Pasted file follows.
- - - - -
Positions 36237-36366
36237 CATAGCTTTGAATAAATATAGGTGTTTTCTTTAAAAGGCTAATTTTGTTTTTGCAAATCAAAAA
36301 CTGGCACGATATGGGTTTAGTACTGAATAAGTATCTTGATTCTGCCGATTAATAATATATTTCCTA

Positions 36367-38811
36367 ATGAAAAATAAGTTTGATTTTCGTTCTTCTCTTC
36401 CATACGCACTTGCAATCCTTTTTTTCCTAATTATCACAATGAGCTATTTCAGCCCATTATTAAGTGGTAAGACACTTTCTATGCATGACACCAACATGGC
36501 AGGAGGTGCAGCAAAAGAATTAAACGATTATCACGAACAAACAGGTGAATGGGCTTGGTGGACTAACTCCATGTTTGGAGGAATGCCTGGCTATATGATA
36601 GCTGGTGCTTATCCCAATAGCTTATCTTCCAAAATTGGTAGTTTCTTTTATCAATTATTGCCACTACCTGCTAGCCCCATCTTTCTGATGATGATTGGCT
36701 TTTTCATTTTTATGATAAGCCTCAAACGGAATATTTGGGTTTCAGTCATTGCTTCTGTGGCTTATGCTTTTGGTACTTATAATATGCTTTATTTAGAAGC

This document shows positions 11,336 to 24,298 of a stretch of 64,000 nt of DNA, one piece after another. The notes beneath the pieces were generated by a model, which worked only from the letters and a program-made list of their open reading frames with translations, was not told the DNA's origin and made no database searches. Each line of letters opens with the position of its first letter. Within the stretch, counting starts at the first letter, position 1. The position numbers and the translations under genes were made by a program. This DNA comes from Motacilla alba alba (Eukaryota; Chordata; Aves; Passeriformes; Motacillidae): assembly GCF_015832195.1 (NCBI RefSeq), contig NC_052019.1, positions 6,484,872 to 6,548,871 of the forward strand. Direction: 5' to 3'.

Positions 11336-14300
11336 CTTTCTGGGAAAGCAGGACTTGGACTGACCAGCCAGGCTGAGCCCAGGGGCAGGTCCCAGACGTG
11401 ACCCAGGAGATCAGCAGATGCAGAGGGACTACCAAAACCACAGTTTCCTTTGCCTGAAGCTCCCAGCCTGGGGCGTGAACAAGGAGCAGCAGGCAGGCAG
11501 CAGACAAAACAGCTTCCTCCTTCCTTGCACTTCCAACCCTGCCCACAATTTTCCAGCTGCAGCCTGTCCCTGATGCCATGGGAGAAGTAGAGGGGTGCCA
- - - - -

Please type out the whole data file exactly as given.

Positions 36237-36366
36237 CATAGCTTTGAATAAATATAGGTGTTTTCTTTAAAAGGCTAATTTTGTTTTTGCAAATCAAAAA
36301 CTGGCACGATATGGGTTTAGTACTGAATAAGTATCTTGATTCTGCCGATTAATAATATATTTCCTA

Positions 36367-38811
36367 ATGAAAAATAAGTTTGATTTTCGTTCTTCTCTTC
36401 CATACGCACTTGCAATCCTTTTTTTCCTAATTATCACAATGAGCTATTTCAGCCCATTATTAAGTGGTAAGACACTTTCTATGCATGACACCAACATGGC
36501 AGGAGGTGCAGCAAAAGAATTAAACGATTATCACGAACAAACAGGTGAATGGGCTTGGTGGACTAACTCCATGTTTGGAGGAATGCCTGGCTATATGATA
36601 GCTGGTGCTTATCCCAATAGCTTATCTTCCAAAATTGGTAGTTTCTTTTATCAATTATTGCCACTACCTGCTAGCCCCATCTTTCTGATGATGATTGGCT
36701 TTTTCATTTTTATGATAAGCCTCAAACGGAATATTTGGGTTTCAGTCATTGCTTCTGTGGCTTATGCTTTTGGTACTTATAATATGCTTTATTTAGAAGC

This document shows positions 11,336 to 24,298 of a stretch of 64,000 nt of DNA, one piece after another. The notes beneath the pieces were generated by a model, which worked only from the letters and a program-made list of their open reading frames with translations, was not told the DNA's origin and made no database searches. Each line of letters opens with the position of its first letter. Within the stretch, counting starts at the first letter, position 1. The position numbers and the translations under genes were made by a program. This DNA comes from Motacilla alba alba (Eukaryota; Chordata; Aves; Passeriformes; Motacillidae): assembly GCF_015832195.1 (NCBI RefSeq), contig NC_052019.1, positions 6,484,872 to 6,548,871 of the forward strand. Direction: 5' to 3'.

Positions 11336-14300
11336 CTTTCTGGGAAAGCAGGACTTGGACTGACCAGCCAGGCTGAGCCCAGGGGCAGGTCCCAGACGTG
11401 ACCCAGGAGATCAGCAGATGCAGAGGGACTACCAAAACCACAGTTTCCTTTGCCTGAAGCTCCCAGCCTGGGGCGTGAACAAGGAGCAGCAGGCAGGCAG
11501 CAGACAAAACAGCTTCCTCCTTCCTTGCACTTCCAACCCTGCCCACAATTTTCCAGCTGCAGCCTGTCCCTGATGCCATGGGAGAAGTAGAGGGGTGCCA